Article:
Question: Is there any valid reason to keep a URL that is a 301 redirect in your sitemap?

Answer: There is only one scenario where you shouldn’t follow best practices and remove a URL that has a 301 redirect from your sitemap.

If your new URLs are not being crawled and indexed, Carrie Hill suggests that you load that a SPECIFIC sitemap up with 301 redirects ONLY. Submit that sitemap. Remove the sitemap once the new urls are indexed and the 301 redirects are recognized.

Carrie’s scenario is the only valid use-case for sure. For me, I had a client create a single sitemap with all their 301s in it, and only 301s. For discovery. Then took it down after a while.

Alan Bleiweiss

Definitely don’t recommend leaving them up for a long time – just long enough to get the new page(s) found and indexed in that scenario 😉

Carrie Hill

Work to remove + no real benefit to doing it = put it in the back of the backlog and maybe every year or 2 when a dev is bored they take care of it and other things like it. It’s also valid after a migration to get pages crawled and redirects picked up sooner.

Patrick Stox

I’ve added HTML sitemap for mid-large sites of some old URLs so redirects get crawled a little quicker. In moderation. And for a limited amount of time. If there’s a block of URLs that don’t get crawled often (log file data) I put some focus on those too… as soon as flip. Gone.

Grant Simmons

Sitemap Optimization Take-Aways

If your sitemap has incorrect urls, 404s, 500s, 301 redirects then both Google and Bing may not process them anymore.

A long time ago bing said if more than X% of sitemap urls weren’t a 200 status they’d ignore your sitemap. Not sure if that’s still true.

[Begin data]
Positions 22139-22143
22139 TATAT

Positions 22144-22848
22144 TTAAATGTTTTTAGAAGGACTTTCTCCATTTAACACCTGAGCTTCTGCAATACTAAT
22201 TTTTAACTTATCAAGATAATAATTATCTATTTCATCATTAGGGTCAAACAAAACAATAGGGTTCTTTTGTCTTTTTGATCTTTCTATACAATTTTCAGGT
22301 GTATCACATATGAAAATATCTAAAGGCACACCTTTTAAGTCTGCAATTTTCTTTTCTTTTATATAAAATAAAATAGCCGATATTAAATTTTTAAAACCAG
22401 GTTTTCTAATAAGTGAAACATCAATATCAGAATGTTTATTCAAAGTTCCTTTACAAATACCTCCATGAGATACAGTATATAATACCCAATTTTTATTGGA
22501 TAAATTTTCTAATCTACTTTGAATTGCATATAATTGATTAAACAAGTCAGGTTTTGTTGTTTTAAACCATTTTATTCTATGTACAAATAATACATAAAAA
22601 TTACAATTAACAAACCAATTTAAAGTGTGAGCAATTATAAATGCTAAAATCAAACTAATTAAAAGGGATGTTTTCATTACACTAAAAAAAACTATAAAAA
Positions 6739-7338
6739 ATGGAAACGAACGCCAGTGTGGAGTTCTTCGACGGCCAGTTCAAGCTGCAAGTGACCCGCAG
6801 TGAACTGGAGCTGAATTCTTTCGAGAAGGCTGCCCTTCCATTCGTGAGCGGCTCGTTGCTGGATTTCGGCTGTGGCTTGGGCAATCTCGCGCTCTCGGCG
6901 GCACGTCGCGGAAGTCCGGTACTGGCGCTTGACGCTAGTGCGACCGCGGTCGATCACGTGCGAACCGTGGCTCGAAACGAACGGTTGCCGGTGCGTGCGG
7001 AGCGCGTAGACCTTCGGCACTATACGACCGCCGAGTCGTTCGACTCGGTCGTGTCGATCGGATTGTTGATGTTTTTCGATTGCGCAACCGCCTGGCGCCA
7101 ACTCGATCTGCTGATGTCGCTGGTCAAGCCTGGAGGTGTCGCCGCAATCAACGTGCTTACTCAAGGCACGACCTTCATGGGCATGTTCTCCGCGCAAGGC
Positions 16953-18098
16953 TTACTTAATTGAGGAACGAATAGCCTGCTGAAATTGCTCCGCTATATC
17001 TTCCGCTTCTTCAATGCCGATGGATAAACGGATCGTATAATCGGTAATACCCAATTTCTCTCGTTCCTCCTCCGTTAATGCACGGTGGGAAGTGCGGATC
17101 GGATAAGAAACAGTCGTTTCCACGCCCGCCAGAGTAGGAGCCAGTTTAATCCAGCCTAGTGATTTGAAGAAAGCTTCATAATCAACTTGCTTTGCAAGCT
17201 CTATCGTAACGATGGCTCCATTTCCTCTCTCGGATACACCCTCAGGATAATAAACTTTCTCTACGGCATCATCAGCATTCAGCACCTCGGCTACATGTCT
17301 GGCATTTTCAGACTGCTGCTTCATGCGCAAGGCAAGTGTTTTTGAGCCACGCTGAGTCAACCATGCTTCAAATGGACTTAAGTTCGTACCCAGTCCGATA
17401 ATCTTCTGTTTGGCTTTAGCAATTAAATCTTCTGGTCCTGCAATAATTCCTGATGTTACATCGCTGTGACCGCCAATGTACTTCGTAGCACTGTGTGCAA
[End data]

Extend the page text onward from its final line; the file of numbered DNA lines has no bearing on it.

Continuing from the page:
Ryan Jones
https://twitter.com/AlanBleiweiss/status/1502009597246140443?s=20u0026amp;t=OINKDH2f6X6aB6WQqiZ9aQ

And on larger sites, any URL that is not live, contributes to the scenario where Google stops crawling that sitemap. They consider it a waste of time. So many URLs may not even get crawled. Sitemaps need to be clean and free of indexing conflict signals.

Alan Bleiweiss
https://twitter.com/AlanBleiweiss/status/1502010921639571469?s=20u0026amp;t=OINKDH2f6X6aB6WQqiZ9aQ

This is not an absolute. It comes down to there being too many dead or redirected URLs in the initial sitemap crawl sequence. At some point, Googlebot just stops. Personally, I prefer to not have any crawl budget waste either though.

Alan Bleiweiss

“In your sitemap you should only include pages you wanted indexed. So it does matter. Noindex & don’t include it”

Martin Oud

Just keep them until the new urls are indexed, then remove. Keep the 301 is giving conflicting signals to Google

Siddhesh Tiwatne

SEO Recap:XML Sitemap Best Practices

In general should I remove 301 redirects from my sitemap?Yes, best practice is to send only valid URLS.
Why would I make a sitemap with ONLY 301 redirects listed?If you are migrating urls, putting all 301s in a sitemap can help track Google progress in recognizing redirects.
Does having 404s, 301s and noindex pages in my sitemap hurt my site?Yes, Google may ignore sitemap submission with 10% or more errors in submitted urls.

LEARN SEO 1 BIT AT A TIME

Twitter is an amazing SEO resource. These are other recaps of answers to common SEO questions or challenges I see floating around the twitterverse, to quickly vanish. Here’s are some recent #seobits I’ve created to capture these ephemeral threads for future reference.

Categories: SEObits